Virgil offers to lead Dante out of his treacherous and depressing situation by another route. But as the two descend, Dante begins to lose heart and regret his decision. When he expresses his fears to Virgil, the poet tries to encourage him by revealing why he showed up:

"To ease your burden of fear. I will disclose
Why I came here, and what I heard that compelled
Me first to feel compassion for you: it was

A lady’s voice that called me where I dwelled In
Limbo—a lady so blessed and fairly featured
I prayed her to command me. Her eyes out-jeweled

The stars in splendor...

This woman is Dante's old flame, Beatrice, with whom readers in Dante's time would already have been familiar through his earlier works. She's worried about him:

                                                         ... my friend—
No friend of Fortune—has found his way impeded
On the barren slope, and fear has turned him round.

I fear he may be already lost, unaided:
So far astray, I’ve come from Heaven too late.
Go now, with your fair speech and what is needed

To save him: offer the help you have to give
Before he is lost, and I will be consoled.
I am Beatrice, come from where I crave

To be again, who ask this. As love has willed.
So have I spoken. And when I return
Before my Lord. He will hear your praises told.

Thus most of the elements that will drive the narrative of the Comedy are in place. Dante will journey with Virgil through Hell and Purgatory, meeting a variety of characters from myth and history along the way, pagan and Christian, ancient and contemporary. And as the two poets approach Paradise, Virgil will step aside (not being a Christian) to let Beatrice herself takes over the tour.

A few of the episodes in the Comedy, mostly from the Inferno, are distinctive enough to have risen above the hurly-burly of the text to become, like Don Quixote tilting at windmills, elements of our broader cultural heritage—fodder for pub quiz questions, if you will. The adulterous lovers Paola and Francesca; the desperately hungry Ugolino, locked in a tower and his children; Ulysses abandoning his wife and child in Ithaca to sail out through the Pillars of Hercules in a tireless quest for adventure and learning: these are perhaps the most famous.    

Though the landscapes are imaginary and the tale is pure fiction, Dante does his best to describe the terrain he and Virgil are traversing, level by level. In hell, the footing can be dangerous, the stench all but unbearable. Climbing the mountain of Purgatory through various canyons and crevasses  is a considerable challenge, and here Virgil doesn't seem to know the way forward very well. Paradise is a strange place with blinding orbs, and Dante seems to be as interested in its construction as in its moral tenor. Like Hell and Purgatory, Heaven, in Dante's view, is made up of many levels containing souls with varying degrees of merit, arranged hierarchically. Evidently, some souls are more "saved" than others.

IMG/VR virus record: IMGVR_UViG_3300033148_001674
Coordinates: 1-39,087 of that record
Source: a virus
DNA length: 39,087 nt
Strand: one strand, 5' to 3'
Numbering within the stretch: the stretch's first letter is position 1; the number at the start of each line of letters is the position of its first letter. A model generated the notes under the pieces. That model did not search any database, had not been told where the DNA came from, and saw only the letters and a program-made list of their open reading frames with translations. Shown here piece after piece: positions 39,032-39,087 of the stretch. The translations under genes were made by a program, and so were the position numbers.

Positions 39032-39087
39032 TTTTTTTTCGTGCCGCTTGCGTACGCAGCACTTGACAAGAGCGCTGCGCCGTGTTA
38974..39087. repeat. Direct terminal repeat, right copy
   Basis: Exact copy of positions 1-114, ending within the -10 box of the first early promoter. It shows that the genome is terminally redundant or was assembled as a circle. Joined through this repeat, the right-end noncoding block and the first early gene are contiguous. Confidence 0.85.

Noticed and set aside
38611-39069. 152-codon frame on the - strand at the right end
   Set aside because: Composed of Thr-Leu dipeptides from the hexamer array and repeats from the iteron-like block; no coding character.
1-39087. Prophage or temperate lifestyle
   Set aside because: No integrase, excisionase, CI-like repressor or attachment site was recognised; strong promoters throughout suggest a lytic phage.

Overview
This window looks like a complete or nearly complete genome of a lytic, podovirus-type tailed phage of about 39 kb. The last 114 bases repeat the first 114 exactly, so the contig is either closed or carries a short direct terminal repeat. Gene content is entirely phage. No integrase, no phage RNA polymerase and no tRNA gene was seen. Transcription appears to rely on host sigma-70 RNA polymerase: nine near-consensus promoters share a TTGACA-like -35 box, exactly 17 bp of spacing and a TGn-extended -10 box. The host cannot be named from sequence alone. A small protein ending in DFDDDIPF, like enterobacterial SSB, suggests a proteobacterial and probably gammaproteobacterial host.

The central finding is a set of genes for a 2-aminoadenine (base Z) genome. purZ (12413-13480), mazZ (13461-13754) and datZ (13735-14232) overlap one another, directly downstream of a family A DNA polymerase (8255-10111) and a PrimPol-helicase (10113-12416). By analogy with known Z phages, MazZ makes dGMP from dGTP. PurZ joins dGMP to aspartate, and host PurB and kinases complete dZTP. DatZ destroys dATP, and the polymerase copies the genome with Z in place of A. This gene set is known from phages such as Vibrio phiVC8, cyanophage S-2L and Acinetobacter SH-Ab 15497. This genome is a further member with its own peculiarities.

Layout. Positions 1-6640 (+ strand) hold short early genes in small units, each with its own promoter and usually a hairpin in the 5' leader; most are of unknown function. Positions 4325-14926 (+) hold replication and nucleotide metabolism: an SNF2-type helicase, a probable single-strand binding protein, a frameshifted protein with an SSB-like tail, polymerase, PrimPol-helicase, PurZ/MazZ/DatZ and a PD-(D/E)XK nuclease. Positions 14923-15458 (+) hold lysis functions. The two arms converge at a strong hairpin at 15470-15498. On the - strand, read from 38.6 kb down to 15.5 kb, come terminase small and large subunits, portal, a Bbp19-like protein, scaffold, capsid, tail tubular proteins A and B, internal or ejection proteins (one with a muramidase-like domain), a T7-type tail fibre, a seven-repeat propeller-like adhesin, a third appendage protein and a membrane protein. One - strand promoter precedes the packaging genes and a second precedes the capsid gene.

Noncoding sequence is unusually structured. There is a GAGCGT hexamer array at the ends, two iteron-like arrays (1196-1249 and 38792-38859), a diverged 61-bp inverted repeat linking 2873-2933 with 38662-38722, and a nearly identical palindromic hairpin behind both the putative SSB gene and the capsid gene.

While he's journeying through the cosmos, the ever-curious Dante is naturally interested to know more about the strange things he's seeing, and most of one canto is devoted to Beatrice's explanation of what causes the Man in the Moon to appear on the surface of a perfect orb.

Dante is also deeply interested in the history not only of Florence and Italy but of the world. Most of one canto is devote to the Emperor Constantine, now in heaven, rehearsing the history of Rome, and in another he gets an earful from the law-giving Emperor Justinian. Naturally he runs into St. Thomas Aquinas and St. Francis. Modern readers will have a more difficult time getting a grip on the various popes and emperors whom Dante feels it necessary to meet up with and pass judgment on.

And what about Beatrice, whose name has become synonymous with the elusive feminine divine? 
Her aura lingers over the entire enterprise, and scholars have debated the question exhaustively whether the woman Dante refers to and longs for in the Comedy is actually Beatrice Portinari, with whom Dante was smitten at the age of nine, or simply a symbol for theology, divine love, or some other concept.

This seems rather silly to me. Beatrice's signal quality throughout the Comedy is her gaze, sometimes enchanting, sometimes blinding. Virgil himself fell immediately under its spell, as the passage quoted above indicates. Her eyes out-jeweled the stars in splendor. Beatrice's voice is also compelling. These are not qualities we commonly associate with a concept or a symbol.

On the other hand, there is nothing especially "romantic" about the interest Beatrice takes in Dante. It was Saint Lucia, not Beatrice, who noticed Dante's quandary and urged Beatrice to lend him a hand, for old time's sake.

                                      ... Lucy, the foe
Of every cruelty, found me where I sat
With Rachel of old, and urged me: “Beatrice, true

Glory of God, can you not come to the aid
Of one who had such love for you he rose
Above the common crowd? Do you not heed

The pity of his cries? And do your eyes
Not see death near him, in a flood the ocean
Itself can boast no power to surpass?”

When Beatrice is escorting Dante through Paradise, explaining things, she often treats him dismissively. There are times, in fact, when she comes across as more than a little stuck on herself, as in this passage.